Harvard Law School Makes Online Zero-L Course Free for All U.S. Law Schools Due to Coronavirus
For Kennedy School Fellows, Epstein-Linked Donors Present a Moral Dilemma
Tenants Grapple with High Rents and Local Turnover at Asana-Owned Properties
In April, Theft Surged as Cambridge Residents Stayed at Home
The History of Harvard's Commencement, Explained
To the plethora of film lovers the world over, the Academy Awards have become synonymous with artistic excellence. While there are undoubtedly disagreements about who deserves which accolade in any given year, one thing is certain: Nothing cements a filmmaker’s legacy like winning an Oscar statuette. But in a bid to reach a broader audience, the 91st Academy Awards have quickly unravelled into a commercial ratings ploy, rather than a true celebration of artistic achievement, which begs the question: Has the Academy lost touch with what made filmgoing magical in the first place?
In its storied history, the ceremony has become defined by remarkable moments — from Marlon Brando turning down his Best Actor accolade for his now iconic role in "The Godfather" (1972) in protest for misrepresentation of Native Americans in film, to the comedic Roberto Benigni vaulting himself over seats to accept an award. But perhaps more recently, there has been a trend of unforgivable fumbles on the Academy’s behalf. In 2016, there wasn’t a single person of color amongst the twenty nominees in the four acting categories. This was followed up by the dysfunctional breakdown the year after when presenters Faye Dunaway and Warren Beatty infamously announced the wrong winner for Best Picture, “La La Land,” before correctly announcing “Moonlight” — only after the “La La Land” crew gathered onstage to accept their award.
This year, however, the Academy has found a way to turn the awards ceremony into a shipwreck before it has even set sail.
Eyebrows rose in August when the Academy announced "Outstanding Achievement in Popular Film" as its newest category. In pandering to a more general audience, the Academy belittled the movies deemed “popular”: Did this new category suggest that movies that strike big on Oscar evening aren’t popular? And does that assumption undermine the point of the Oscars, to introduce great films that people might have otherwise missed? Furthermore, while the Academy never elaborated on what exactly constitutes a “popular” film, Film Academy President John Bailey confirmed that the additional category was meant to boost the show’s steadily falling ratings. However, popularity is in no way mutually exclusive of critical acclaim and artistic merit: Out of the 10 highest grossing films (adjusted for inflation), only one wasn’t nominated for Best Picture (“Snow White and the Seven Dwarves,” which won an honorary Oscar). After facing backlash, the Academy thankfully withdrew this category. The Academy’s dithering would soon unravel into an unfortunate trend where they would introduce unwanted changes, face criticism, and double back on these changes.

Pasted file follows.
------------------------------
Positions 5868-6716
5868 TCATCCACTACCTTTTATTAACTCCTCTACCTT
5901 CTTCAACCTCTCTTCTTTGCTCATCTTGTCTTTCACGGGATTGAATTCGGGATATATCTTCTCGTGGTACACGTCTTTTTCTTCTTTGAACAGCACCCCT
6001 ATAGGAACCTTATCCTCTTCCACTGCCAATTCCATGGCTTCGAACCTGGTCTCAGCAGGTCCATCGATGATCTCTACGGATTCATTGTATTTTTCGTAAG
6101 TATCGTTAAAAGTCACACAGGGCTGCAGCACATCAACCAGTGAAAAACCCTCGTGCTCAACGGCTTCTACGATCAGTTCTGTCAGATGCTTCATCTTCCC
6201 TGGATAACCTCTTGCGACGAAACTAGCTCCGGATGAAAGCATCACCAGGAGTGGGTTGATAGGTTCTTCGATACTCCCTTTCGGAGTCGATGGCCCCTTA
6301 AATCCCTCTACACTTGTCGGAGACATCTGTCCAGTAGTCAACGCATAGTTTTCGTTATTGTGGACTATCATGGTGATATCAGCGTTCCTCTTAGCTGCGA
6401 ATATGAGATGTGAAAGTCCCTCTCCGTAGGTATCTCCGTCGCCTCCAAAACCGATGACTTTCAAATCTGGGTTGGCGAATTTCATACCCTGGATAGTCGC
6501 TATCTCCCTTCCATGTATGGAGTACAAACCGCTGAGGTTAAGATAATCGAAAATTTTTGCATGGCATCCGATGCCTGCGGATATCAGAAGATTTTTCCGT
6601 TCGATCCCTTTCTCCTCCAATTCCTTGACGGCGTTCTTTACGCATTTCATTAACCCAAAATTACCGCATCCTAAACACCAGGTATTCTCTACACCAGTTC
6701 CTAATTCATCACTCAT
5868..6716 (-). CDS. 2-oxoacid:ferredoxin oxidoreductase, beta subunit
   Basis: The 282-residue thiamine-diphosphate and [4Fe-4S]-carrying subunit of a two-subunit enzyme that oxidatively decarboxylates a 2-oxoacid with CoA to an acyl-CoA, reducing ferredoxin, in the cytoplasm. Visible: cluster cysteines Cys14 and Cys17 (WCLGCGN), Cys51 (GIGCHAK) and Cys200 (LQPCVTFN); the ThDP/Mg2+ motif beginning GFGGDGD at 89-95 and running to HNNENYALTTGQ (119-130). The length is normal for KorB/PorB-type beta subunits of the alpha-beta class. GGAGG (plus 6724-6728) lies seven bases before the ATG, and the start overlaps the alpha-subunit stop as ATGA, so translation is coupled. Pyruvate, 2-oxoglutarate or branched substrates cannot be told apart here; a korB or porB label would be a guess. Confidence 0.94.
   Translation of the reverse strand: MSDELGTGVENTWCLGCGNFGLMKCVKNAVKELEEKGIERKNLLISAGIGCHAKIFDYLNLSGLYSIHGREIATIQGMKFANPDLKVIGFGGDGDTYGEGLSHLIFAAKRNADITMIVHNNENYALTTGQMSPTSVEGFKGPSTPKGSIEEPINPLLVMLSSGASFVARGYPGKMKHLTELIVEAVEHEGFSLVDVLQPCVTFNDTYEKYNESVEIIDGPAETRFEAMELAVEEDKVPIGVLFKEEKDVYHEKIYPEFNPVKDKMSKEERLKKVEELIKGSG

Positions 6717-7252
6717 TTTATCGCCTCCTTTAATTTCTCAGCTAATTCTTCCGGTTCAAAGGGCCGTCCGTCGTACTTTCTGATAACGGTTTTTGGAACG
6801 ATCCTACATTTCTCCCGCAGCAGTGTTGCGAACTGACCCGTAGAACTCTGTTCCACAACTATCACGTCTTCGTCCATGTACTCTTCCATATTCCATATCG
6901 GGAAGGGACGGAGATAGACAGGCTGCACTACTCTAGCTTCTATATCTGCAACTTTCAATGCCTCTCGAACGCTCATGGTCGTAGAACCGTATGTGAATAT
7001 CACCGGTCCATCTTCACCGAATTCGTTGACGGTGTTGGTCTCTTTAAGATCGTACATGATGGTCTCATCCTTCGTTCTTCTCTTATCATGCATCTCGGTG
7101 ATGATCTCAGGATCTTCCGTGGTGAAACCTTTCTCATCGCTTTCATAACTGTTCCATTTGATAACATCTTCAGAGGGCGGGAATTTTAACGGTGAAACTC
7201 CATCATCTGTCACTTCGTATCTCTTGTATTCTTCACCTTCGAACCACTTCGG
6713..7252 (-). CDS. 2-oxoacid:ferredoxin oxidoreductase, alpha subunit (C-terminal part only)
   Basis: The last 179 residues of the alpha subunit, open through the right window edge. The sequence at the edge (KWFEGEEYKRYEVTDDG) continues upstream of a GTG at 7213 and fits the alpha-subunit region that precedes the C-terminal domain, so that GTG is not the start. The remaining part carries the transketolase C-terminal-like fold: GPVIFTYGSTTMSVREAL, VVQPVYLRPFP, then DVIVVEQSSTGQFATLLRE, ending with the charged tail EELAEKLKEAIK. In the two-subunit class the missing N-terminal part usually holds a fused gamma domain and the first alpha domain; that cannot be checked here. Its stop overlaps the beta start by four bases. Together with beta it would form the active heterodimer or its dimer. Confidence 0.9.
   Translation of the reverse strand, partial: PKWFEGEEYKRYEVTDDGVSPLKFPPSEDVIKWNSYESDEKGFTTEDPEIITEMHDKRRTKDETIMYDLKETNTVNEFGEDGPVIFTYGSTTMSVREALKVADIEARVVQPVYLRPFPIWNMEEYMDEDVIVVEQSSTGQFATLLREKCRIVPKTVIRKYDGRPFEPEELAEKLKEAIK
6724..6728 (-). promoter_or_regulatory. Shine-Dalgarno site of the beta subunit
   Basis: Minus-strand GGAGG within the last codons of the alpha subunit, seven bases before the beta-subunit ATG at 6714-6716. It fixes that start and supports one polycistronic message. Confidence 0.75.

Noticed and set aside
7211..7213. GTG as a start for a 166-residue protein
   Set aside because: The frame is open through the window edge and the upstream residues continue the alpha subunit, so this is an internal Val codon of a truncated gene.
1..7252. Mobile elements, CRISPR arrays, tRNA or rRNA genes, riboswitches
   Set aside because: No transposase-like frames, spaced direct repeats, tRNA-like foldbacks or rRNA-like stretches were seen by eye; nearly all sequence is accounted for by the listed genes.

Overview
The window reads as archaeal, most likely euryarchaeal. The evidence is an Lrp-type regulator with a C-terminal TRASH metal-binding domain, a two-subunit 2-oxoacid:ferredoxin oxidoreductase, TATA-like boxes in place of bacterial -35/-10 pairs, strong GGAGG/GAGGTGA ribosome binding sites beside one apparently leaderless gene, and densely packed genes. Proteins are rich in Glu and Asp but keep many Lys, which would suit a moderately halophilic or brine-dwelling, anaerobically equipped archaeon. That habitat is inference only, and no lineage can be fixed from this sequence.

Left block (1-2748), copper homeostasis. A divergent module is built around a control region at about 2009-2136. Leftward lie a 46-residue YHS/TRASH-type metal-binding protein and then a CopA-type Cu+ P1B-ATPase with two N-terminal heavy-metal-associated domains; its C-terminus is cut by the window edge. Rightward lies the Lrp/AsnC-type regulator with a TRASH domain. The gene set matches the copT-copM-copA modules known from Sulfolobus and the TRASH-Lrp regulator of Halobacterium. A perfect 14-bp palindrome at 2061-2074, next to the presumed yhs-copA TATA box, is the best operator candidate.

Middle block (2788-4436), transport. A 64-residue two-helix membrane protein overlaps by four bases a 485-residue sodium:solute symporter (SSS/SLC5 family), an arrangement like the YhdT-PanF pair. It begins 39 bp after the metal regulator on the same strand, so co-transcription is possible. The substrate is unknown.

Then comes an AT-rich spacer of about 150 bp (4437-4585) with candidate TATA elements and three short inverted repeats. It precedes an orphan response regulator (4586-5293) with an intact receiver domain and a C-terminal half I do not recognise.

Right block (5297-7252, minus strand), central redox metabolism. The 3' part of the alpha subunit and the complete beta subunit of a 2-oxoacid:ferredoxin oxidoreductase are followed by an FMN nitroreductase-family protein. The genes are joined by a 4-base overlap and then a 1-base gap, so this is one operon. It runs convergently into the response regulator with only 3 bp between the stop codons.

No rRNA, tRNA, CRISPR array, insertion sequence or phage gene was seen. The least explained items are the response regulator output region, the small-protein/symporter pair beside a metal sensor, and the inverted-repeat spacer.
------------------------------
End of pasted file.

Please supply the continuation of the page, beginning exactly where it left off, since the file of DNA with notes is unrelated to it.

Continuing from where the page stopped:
On Dec. 4, 2018, the Academy named Kevin Hart as the ceremony host. Controversy emerged when Hart’s past tweets resurfaced with homophobic material, and ultimately, Hart stepped down two days after the announcement. Regardless of what one thinks about the controversial hiring, the ensuing host vacuum has been a fiasco: This year’s ceremony will be the first in 30 years without a host.
Even now — with its disastrous Popular Film category shelved and facing potential calamity with its host-less ceremony — the Academy is still trying to appeal to the commercial audience it so desperately craves. Two weeks before the show is set to air, the Academy announced it would shorten the ceremony by handing out four awards during commercial breaks: “Best Cinematography," “Best Film Editing," “Best Live Action Short Film," and “Best Makeup and Hairstyling." Unsurprisingly, these additions sparked outrage in the film industry. By pulling categories that honor behind-the-scenes artists, who are lifebloods to film production, the Academy denied them the broad exposure they deserve and rarely receive in popular media.
Just looking at films in the running for Best Picture this year, five have been nominated in aforementioned categories. What would “Vice” have been without the makeup that transformed Christian Bale into Dick Cheney reincarnate? What would “The Favourite” or “Roma” have been without their unique cinematic flair? Cinematography is the very heart of what cinema is, so cutting it out of a show that’s meant to highlight achievement in cinema is counterintuitive to say the least. Most people who watch the Oscars won’t know the nominees. Talented movie hairstylists probably aren’t as famous as Leonardo DiCaprio or Meryl Streep. And the live action shorts won’t earn gargantuan box office receipts. But make no mistake — these nominees are absolutely integral to the thriving art of film, and pushing these categories to the wayside speaks to the disconnect between the Academy and the talents it’s meant to reward. On Feb. 15, just four days after, the Academy backtracked again, and will now proceed with televising all listed categories.
Why the Academy continues to make choices that alienate those in the movie industry and their fans is in part a mystery. Undoubtedly, the Academy has acted on an incentive to counteract dwindling viewership, but one has to embrace the complete and complex art of film and not undermine select parts of the industry, particularly the work that takes place behind the camera. The Oscars should be a glamorous showcase of the very best in film. In stealing attention away from the nominees and their accomplishments with their own befuddled managements, the Academy detracts from the magic of cinema.
Want to keep up with breaking news? Subscribe to our email newsletter.